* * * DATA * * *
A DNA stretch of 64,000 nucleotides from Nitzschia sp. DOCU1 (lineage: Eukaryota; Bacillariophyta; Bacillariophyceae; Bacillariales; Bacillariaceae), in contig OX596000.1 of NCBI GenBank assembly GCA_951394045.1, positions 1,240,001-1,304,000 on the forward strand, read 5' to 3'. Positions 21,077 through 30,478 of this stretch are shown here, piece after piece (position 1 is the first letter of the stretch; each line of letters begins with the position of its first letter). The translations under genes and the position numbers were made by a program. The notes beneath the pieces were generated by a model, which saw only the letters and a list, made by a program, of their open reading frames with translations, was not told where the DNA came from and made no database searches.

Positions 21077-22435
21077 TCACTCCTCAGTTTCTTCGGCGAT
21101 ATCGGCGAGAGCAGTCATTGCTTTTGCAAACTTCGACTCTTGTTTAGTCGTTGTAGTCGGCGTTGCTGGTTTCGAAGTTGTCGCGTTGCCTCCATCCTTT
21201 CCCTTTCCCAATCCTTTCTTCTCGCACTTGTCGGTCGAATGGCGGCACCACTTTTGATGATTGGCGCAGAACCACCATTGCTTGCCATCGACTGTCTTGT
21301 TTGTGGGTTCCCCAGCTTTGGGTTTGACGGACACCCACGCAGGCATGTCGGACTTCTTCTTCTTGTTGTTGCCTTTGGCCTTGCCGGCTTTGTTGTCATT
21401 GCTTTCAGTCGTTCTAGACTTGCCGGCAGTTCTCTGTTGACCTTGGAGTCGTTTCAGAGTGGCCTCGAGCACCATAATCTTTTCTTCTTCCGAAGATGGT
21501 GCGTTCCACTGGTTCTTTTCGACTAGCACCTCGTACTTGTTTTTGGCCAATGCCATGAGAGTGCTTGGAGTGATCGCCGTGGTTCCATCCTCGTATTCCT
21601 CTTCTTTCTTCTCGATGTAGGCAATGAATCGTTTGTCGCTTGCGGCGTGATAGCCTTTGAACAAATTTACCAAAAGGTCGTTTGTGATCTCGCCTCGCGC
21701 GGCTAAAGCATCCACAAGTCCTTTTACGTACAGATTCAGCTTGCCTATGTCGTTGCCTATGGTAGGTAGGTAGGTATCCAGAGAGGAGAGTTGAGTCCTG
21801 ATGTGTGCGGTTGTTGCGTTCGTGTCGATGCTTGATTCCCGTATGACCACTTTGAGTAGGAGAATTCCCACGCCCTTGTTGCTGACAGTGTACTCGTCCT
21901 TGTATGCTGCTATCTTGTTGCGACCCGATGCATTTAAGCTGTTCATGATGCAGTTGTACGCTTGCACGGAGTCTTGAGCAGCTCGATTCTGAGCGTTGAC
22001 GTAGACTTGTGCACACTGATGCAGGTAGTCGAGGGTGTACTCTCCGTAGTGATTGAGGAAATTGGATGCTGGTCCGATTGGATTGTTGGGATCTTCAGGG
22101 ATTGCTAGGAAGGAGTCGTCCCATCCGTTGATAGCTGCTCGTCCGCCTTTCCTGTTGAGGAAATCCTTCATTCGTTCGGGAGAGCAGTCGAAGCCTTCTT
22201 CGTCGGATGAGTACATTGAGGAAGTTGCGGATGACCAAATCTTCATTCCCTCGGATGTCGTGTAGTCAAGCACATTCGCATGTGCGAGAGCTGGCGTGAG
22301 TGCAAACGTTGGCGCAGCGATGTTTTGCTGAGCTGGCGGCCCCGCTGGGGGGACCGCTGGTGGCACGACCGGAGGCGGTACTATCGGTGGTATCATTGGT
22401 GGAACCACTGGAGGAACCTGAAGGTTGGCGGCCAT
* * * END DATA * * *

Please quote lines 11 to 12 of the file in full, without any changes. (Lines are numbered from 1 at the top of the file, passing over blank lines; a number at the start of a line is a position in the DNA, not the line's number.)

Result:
21801 ATGTGTGCGGTTGTTGCGTTCGTGTCGATGCTTGATTCCCGTATGACCACTTTGAGTAGGAGAATTCCCACGCCCTTGTTGCTGACAGTGTACTCGTCCT
21901 TGTATGCTGCTATCTTGTTGCGACCCGATGCATTTAAGCTGTTCATGATGCAGTTGTACGCTTGCACGGAGTCTTGAGCAGCTCGATTCTGAGCGTTGAC